After a decade of active involvement in the Indian classical music ecosystem, which included documenting, filming, curating, and organising programmes across the country, Devina Dutt and Pepe Gomes, the founders of the performing arts company First Edition Arts, have undertaken an enormously ambitious endeavour. They are working on what can only be described as a monumental project: the creation of the Indian Classical Music & Performing Arts Public Digital Archive. This project is being carried out under the auspices of their non-profit organisation, the Kishima Arts Foundation. In an interview with Frontline, Dutt and Gomes discuss how the archival project stands apart from others, its vast scope, and the mix of excitement and apprehension that surrounds it. Excerpts from the interview:
Before we talk about the Archive project, tell us about the guiding principle that helped you identify the old masters as well as the new voices that you have been presenting on your YouTube channel under the First Edition Arts (FEA) banner.
Having been avid concertgoers for years in Kolkata and Mumbai, we had become increasingly disappointed, especially post 1990s, with the star culture and the big-stage spectacles that concerts had become. After years in business and arts writing, advertising, music, and filmmaking between the two of us, we were attracted by the idea of setting up an arts organisation. While working as an arts journalist, I had come to see just how hard lesser-known artists worked, especially in the performing arts. I thought a company or outfit with a different approach to the art, the artist, the performing spaces, and the audiences was an idea whose time had come.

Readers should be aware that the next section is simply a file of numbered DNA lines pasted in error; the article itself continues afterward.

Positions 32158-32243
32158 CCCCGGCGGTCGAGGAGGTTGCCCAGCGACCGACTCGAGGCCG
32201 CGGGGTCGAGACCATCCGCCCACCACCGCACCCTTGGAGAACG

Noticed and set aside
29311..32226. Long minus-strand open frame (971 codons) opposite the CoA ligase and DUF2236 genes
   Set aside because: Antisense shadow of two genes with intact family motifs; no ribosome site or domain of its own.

With this rather idealistic approach, we entered this space in 2012. Looking back, I can say we naively assumed that the audience too wanted more authenticity and pluralism in their experience of art forms. But I think the overhang and reach of Big Entertainment had already begun to distort their expectations.
This became painfully apparent to us as we found ourselves struggling to understand the ecosystem—all the hierarchies and ”grades” assigned to musicians by the market, irrespective of the actual quality of the performances, the opacity, the extreme challenges of raising funds without wanting to play the “safe” game of aligning with celebrities—it was exhausting and yet deeply instructive!
In the first couple of years starting 2014 (when FEA was formalised though we were working since 2012), we arranged a few concerts with artists whom we admire, who have a certain artistic integrity, and who have a following too and were by and large in the mainstream and visible spectrum. We did a few concerts, perhaps just three or four in the first two years with Ashwini Bhide, Venkatesh Kumar, Kala Ramnath, Sahana Banerjee and so on.
Since Pepe is a filmmaker, comes from a Western music background, sings, and plays the guitar and the drums, he strongly felt that we should be filming and putting out professionally edited ICM concerts that we curated, and sharing them for free as a way of promoting the art form, especially among new listeners. This meant spending on quality technology for each concert, an expense I was not at all sure we should get into. But looking back, I am glad we stuck to this plan.
We started the FEA YouTube channel in 2015 with a Venkatesh Kumar concert—his Sakhi Mori Rum Jhum, a traditional and much-loved Durga bandish, has clocked 1.4 million views in the last eight years. In January 2016, we had a moment of truth. A fellow rasika [meaning, connoisseur] in Mumbai, the senior journalist and long-time music student, Sumana Ramanan, told us to listen to the reticent Arun Kashalkar whom she had heard recently, and she sent us some links. She told us there was a small home baithak [sitting] happening shortly in Mulund near Arunji’s home. It was unlike anything we had experienced in the concert circuit: an authenticity and austerity on the part of both artist as well as listeners and the host—a concert in a cramped living room without any of the usual frills and flurries of a ”classical music programme”. We knew we had stumbled on to something that we had simply not been privy to before. After the concert we walked with Arunji to his home close by and chatted with him and Sumana late into that night.